5 Tips to Speed Up Your Metabolism
I’m a child of the 80’s. That means I was a teenager when the internet hit its big boom and started slowly taking over our lives. I remember sending my first email – and who would have thought sending an electronic message would overtake our world like it has? Back then you had several options like send, reply, and forward. Now my email is bombarded with advertisements above, below, and even in my inbox! You have to love technology.
You know those advertisements: click here to learn which foods to never eat? Well this isn’t one of those lists. I get asked questions everyday about weight loss, but people often forget that your metabolism is working 24/7 and goes far beyond how many calories you burned in a workout. So it’s safe to say that a discussion about your metabolism needs a more serious treatment than some ad-space clogging up your email. Let’s talk about how to speed up your metabolism.
1. Bad Posture
Remember how your parents were always telling you to sit up straight? Well, they were onto something. Rounded shoulders, a weak back, and forward head posture can slow your metabolism faster than road construction on I-96. If you see people hunched over while they walk around, this is bad posture resulting from weak muscles in the back. This can force the chin down and actually reduce the amount of air you breathe in and out. Metabolism is simply the exchange of gases going in and out of your body. You can fix this by focusing on strengthening the muscles you can’t see, like your hamstrings, glutes, and back.
2. Not Eating Enough
Yep, you read that right. Most clients I meet need two things: to eat more and move more. Most people eat enough to feed a small bird, and when they do plan on eating a meal, they tend to overeat on processed and junk food. But your metabolism mimics your caloric intake, so severely diminishing the food you eat will slowly lower your metabolic rate over time (1). Now I’m not saying to eat whatever you want whenever you feel like it. When I used to perform metabolic testing on clients, most would under eat by about 600-900 calories based on their metabolic rate. Putting clients on a whole food diet with healthy fats and proteins would usually solve all of this.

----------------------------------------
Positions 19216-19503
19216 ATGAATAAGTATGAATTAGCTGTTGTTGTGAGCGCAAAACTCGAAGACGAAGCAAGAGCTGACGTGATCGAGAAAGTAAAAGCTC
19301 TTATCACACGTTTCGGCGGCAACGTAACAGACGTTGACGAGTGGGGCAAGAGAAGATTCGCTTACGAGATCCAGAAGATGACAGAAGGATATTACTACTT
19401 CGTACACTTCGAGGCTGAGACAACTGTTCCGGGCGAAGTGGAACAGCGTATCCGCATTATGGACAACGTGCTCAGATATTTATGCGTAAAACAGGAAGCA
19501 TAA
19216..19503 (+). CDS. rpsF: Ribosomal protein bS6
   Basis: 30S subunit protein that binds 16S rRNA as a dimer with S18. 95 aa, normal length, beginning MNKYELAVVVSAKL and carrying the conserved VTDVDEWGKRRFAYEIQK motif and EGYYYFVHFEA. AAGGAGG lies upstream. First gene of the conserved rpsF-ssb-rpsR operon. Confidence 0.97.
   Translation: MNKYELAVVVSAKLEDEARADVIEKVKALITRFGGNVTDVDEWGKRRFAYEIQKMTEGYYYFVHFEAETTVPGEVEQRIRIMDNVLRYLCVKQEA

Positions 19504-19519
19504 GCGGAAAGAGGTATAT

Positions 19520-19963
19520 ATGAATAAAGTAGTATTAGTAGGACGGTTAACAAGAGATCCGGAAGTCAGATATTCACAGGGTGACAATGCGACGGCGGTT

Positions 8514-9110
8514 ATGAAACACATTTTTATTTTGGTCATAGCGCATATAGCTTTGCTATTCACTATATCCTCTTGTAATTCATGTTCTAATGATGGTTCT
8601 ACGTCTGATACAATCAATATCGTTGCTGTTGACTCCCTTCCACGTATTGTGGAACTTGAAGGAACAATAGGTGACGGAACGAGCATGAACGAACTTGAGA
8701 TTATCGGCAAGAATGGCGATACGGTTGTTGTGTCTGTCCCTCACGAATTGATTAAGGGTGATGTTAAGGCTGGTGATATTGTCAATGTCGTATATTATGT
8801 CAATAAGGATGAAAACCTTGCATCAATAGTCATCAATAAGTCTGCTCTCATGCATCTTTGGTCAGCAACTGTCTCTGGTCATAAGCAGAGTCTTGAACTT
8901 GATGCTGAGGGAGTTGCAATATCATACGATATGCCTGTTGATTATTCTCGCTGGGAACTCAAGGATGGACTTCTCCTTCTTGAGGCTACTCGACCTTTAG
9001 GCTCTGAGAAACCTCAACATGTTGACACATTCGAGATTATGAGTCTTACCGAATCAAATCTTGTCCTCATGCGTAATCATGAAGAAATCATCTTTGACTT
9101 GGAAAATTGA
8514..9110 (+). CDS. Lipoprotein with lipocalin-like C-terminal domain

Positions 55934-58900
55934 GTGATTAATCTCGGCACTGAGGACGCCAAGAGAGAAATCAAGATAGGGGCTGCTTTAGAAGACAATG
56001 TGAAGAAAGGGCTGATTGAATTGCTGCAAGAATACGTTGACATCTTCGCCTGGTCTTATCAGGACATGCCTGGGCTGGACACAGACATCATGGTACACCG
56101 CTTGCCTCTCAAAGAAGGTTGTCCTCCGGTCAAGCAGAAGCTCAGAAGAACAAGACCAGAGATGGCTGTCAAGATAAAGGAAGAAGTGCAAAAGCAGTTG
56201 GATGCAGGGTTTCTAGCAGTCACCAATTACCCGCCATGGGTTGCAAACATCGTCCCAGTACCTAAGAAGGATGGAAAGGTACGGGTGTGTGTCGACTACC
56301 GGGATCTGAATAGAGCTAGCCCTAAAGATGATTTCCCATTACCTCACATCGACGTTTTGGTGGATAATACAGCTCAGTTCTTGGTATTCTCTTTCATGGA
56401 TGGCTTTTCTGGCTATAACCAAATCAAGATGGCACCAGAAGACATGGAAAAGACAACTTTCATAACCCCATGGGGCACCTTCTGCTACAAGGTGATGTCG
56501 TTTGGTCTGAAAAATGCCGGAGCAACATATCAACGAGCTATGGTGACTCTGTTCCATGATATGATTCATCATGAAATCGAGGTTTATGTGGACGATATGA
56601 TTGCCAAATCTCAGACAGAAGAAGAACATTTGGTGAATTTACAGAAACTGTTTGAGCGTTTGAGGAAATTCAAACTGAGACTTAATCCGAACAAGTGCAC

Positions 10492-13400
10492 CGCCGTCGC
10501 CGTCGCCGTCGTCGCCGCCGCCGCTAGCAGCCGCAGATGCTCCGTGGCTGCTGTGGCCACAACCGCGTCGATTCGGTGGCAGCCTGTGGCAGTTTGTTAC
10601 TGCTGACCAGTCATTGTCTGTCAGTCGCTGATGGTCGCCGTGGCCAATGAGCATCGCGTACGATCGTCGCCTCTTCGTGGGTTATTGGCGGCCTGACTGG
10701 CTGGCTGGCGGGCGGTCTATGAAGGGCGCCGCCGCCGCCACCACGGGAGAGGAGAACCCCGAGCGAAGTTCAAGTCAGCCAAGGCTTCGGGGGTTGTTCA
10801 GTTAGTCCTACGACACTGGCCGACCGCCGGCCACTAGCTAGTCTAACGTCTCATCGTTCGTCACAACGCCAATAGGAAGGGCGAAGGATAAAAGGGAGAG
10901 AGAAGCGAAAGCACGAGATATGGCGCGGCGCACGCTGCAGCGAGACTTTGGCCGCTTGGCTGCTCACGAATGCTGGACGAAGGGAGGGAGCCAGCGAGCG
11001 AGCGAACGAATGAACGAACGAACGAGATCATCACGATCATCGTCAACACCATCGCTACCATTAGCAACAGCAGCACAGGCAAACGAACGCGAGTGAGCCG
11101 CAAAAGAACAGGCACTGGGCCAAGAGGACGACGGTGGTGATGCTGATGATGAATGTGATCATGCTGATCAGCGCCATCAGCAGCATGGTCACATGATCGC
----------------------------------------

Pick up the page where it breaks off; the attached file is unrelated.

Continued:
3. Skimping on the Protein
Most diets are heavily loaded with carbs – they’re easy on the wallet as well as being convenient. But when it comes to keeping your metabolism at optimal, protein is king. In studies done on protein intake, subjects who had a higher protein intake lost more body fat as well as built more muscle than a lower protein intake group (2). In another study, subjects who consumed protein right after working out (compared to a group with no protein) once again lost more body fat and built some muscle (3). If you want to take your metabolism to another level, make sure protein makes up each of your meals.
4. Get Your Z’s
Bad sleep is bad news for your metabolism. A lack of sleep affects your body’s ability to repair itself, as well as your thought processes throughout the day. Researchers speculate that poor sleep habits result in more snacking during the day as well as constantly devouring stimulants that can disrupt your metabolism. In a four year study, researchers found that those who regularly slept 6 or fewer hours a night experienced more weight gain than those who slept 8 hours (4).
5. Start Your Days Over Easy
Whoever said breakfast is the most important meal of the day wasn’t joking around. When you eat breakfast, you’re actually breaking your fast that occurred while you slept. Your metabolism hasn’t had anything to work off of for around 12 hours (unless you’re a college student and ate dinner at 2 am), so breakfast acts as a sparkplug for your metabolism. In a study with children on breakfast habits, it was found that those who ate breakfast were more active during the week and participated in vigorous activity more so than those who skipped breakfast (5).
There are other ways to make sure your metabolism is working overtime. But these are the simple things you can do to get to the starting line.
1. Berardi, John. Andrews, Ryan. The Essentials of Sport and Exercise Nutrition 2nd ed. Precision Nutrition. 2013.pp 12
2. Soenen, S. Martens, E.A.P, Hochstenbach-Walen, A., et al. “Normal Protein Intake is Required for Body Weight Loss and Weight Management, and Elevated Protein Intake for Additional Preservation of Resting Energy Expenditure and Fat Free Mass.” (2013) Journal of Nutrition.143:5, 591-596
3. Cribb, Paul J. Hayes, Alan. “Effects of Supplement Timing and Resistance Exercise on Skeletal Muscle Hypertrophy.”(2006) Medicine and Science in Sports and Exercise.. 38;11, 1918-1925
4. Mozaffarian, D. Hao, T., et al. “Changes in Diet and Lifestyle and Long Term Weight Gain in Women and Men.” (2011) New England Journal of Medicine 364.25, 2392-2404
5. Corder, K., Esther van Sluijs, M.F., Ridgway, C.L., et al. “Breakfast Consumption and Physical Activity in Adolescents: Daily Associations and Hourly Patterns.” (2014) American Journal of Clinical Nutrition 99;2, 361-368 [/toggle]